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Ishiguro is best known for understated novels like The Remains of the Day, in which a British butler contemplates his life of service to a politician who colluded with and appeased the Nazis, and Never Let Me Go, in which a group of young people quietly accept slow, painful deaths because they are clones meant for organ harvesting. Many fans who eagerly awaited this novel were surprised that it fit into the fantasy genre, with its post-Arthurian setting, its knights, ogres, and dragons. Since Ishiguro is considered Literary, some looked askance at his foray into fantasy, a genre often derided as juvenile. Ishiguro had a fascinating discussion with Neil Gaiman on the topic here.

Personally, I like fantasy, and I like Ishiguro, and I agreed with everything he and Gaiman said in their discussion, so I was super excited to be reading a fantasy novel by a Literary author. The main theme is memory, both individual and collective, and what happens when we forget. The story is about an elderly couple who set off in search of their son. They have been living in the amnesia-inducing fog of a dragon’s breath, and don’t remember much of their pasts, or their son. As they journey, they meet Saxons, Britons, monks, orphans, and knights. They discover their own pasts, as well as the history of their country and its wars of conquest. The prose feels as spare and exact as any of Ishiguro’s other work, with a sweet, rich fairy-tale flavor. It’s thought-provoking and open-ended, a pleasure and a wonder.

Stardust

Stardust by Neil Gaiman

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As always, Neil Gaiman is amazing. As far as I’m concerned, everything he touches turns to gold. This fairy tale is about a boy who grew up in a town just outside Faerie. He sees a falling star, and tells a girl that he will go find that star and bring it back to her. So he sets off into Faerie, and has many adventures along the way, of course. He finds that the star is a person, and that a witch is after her, and meets two brothers questing for the rock that knocked the star out of the sky. The world of this tale is slightly sexier and more violent than in most children’s books (which is why it’s marketed for adults), while also being whimsical, colorful, and slightly silly at times. If that seems a strange mix, a delicate tone to set, that’s because it is, and it works because Neil Gaiman is just that good.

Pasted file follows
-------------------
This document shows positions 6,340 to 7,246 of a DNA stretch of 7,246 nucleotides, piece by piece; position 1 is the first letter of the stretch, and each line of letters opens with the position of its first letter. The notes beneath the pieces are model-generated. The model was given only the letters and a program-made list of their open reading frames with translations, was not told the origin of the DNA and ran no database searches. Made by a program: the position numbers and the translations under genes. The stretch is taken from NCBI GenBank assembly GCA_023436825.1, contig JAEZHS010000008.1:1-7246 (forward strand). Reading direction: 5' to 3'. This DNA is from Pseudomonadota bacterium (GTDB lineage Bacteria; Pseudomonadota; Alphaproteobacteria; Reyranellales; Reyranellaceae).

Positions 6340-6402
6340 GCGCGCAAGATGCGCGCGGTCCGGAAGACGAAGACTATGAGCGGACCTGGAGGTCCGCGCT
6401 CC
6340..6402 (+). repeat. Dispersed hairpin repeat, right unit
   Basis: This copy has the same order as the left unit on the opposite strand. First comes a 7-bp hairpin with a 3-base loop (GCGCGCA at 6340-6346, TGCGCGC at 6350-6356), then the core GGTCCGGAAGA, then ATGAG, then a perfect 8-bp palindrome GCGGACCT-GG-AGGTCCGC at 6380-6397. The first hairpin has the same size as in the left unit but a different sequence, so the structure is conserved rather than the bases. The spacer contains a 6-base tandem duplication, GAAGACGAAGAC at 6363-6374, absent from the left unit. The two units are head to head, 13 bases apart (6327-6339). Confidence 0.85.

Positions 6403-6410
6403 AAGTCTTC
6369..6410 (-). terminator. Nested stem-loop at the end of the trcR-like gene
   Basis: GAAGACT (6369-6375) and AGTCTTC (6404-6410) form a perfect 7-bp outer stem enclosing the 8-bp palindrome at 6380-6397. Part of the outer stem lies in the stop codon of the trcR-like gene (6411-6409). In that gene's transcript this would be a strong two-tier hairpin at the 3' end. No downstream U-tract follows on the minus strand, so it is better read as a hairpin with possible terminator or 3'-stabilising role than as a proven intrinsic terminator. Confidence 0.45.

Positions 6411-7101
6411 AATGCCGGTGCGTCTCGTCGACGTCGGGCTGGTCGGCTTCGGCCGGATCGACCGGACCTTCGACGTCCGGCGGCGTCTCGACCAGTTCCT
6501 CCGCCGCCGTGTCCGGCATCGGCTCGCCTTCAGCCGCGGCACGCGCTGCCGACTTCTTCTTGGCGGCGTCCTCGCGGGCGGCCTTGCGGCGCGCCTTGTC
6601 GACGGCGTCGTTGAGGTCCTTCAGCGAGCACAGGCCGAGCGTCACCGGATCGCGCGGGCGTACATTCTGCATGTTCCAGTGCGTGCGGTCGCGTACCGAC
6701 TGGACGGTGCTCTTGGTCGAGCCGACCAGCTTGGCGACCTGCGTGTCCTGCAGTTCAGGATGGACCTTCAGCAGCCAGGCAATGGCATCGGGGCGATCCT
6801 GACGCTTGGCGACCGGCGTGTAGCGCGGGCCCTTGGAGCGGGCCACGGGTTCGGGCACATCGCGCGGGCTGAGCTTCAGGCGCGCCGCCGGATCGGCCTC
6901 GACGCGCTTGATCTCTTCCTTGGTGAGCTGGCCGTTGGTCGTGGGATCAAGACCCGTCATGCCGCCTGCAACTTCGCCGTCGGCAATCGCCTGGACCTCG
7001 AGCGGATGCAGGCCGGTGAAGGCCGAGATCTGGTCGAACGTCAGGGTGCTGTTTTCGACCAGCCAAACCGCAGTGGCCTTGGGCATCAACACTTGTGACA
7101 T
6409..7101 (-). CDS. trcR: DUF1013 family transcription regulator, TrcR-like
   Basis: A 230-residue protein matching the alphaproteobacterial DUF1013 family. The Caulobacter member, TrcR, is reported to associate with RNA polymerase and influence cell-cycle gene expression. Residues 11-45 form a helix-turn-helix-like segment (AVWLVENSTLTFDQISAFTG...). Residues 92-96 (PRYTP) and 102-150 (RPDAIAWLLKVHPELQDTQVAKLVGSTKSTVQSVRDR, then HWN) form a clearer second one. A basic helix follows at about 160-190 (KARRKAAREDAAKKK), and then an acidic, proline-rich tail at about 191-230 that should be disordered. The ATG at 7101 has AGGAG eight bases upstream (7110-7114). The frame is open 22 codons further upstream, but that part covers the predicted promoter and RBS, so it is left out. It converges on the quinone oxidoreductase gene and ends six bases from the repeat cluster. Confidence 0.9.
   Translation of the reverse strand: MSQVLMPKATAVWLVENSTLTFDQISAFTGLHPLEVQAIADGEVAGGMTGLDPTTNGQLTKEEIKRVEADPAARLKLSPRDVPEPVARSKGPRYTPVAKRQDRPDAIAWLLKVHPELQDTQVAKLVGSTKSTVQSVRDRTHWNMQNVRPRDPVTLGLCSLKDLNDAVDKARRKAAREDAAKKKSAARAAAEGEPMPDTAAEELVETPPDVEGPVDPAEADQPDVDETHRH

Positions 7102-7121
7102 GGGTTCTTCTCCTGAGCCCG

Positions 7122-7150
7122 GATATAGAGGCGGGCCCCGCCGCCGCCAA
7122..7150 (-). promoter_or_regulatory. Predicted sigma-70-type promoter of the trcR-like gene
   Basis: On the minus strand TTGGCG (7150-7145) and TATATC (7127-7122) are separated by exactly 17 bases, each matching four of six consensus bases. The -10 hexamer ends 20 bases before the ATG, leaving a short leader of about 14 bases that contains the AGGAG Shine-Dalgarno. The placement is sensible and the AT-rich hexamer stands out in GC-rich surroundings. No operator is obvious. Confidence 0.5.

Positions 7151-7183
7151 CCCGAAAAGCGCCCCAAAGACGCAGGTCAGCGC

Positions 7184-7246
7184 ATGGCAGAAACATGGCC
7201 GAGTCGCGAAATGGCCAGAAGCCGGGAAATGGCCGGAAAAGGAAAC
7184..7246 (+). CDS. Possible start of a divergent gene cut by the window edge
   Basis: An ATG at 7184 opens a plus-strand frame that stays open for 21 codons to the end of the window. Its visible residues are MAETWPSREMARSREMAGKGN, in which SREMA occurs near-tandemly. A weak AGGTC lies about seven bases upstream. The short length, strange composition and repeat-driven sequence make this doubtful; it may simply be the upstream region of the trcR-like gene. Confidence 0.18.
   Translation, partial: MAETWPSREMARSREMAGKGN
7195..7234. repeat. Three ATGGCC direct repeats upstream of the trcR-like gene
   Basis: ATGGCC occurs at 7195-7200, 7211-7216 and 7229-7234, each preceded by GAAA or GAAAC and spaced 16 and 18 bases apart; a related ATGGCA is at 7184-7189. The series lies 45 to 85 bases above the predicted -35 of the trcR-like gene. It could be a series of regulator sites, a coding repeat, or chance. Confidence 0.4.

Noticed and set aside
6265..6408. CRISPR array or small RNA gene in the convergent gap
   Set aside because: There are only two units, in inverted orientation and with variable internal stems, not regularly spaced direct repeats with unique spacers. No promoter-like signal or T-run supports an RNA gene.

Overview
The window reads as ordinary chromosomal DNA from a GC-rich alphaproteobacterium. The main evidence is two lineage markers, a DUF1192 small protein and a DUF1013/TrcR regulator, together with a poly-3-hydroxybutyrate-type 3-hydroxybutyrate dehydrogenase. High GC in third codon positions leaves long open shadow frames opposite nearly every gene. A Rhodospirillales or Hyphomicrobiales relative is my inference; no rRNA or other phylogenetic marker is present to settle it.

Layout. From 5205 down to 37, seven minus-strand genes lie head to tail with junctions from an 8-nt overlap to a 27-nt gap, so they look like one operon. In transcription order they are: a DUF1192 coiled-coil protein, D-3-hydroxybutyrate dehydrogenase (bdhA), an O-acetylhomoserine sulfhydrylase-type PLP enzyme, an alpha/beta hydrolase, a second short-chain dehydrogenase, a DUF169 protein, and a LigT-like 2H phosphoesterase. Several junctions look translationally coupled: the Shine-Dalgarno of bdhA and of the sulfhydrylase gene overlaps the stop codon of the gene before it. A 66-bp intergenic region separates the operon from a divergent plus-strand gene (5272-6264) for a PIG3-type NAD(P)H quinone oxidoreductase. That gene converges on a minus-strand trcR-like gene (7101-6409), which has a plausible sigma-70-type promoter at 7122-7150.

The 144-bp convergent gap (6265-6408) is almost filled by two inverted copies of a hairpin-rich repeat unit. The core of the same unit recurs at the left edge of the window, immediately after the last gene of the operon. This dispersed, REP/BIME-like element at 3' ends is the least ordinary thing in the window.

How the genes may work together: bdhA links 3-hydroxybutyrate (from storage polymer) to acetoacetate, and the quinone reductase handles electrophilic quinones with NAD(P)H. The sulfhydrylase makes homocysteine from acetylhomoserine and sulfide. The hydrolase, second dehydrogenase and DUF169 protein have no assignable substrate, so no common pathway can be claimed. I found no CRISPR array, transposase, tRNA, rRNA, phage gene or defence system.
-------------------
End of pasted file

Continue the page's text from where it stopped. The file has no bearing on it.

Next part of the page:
I listened to the audiobook of this novel, which was read by the author. Neil Gaiman really has a great voice for storytelling, very soothing and atmospheric and humorous. At the end of the book, there was a recording of an interview with him, where he talked about writing across several genres, the story behind Stardust and its different versions, as well as the process of making an audiobook.

Internet Roundup: Motherhood, part 4

As usual, I’ve got lots to say about this mom gig, especially when I read things about moms on the internet that are either brilliant or terrible. Over the course of this year, I’ve accumulated lots of links to articles that hit a nerve with me when I read them (maybe months ago), and I can’t just forget about them, even though the news cycle has long since moved on. As I said before, I have to speak out in whatever small way I can, and not let my dearth of free time quiet me. So here are three of those articles and my comments.

This one qualifies as terrible. “A Letter from a Working Mother to a Stay-at-Home Mother, and vice versa” by Carolyn Ee is supremely well-intentioned. It’s about mothers appreciating each other and recognizing that we all work hard and make sacrifices, whether or not we work outside the home. However, the terms for that appreciation are retrograde and guilt-inducing. Jessica Grose at Slate did a great job explaining what’s wrong with the letters. Grose especially emphasizes that working or not isn’t really a choice for most women, and that when it is, it’s a choice that doesn’t happen in a vacuum. That’s an approach to the issue that I’ve read and appreciated before.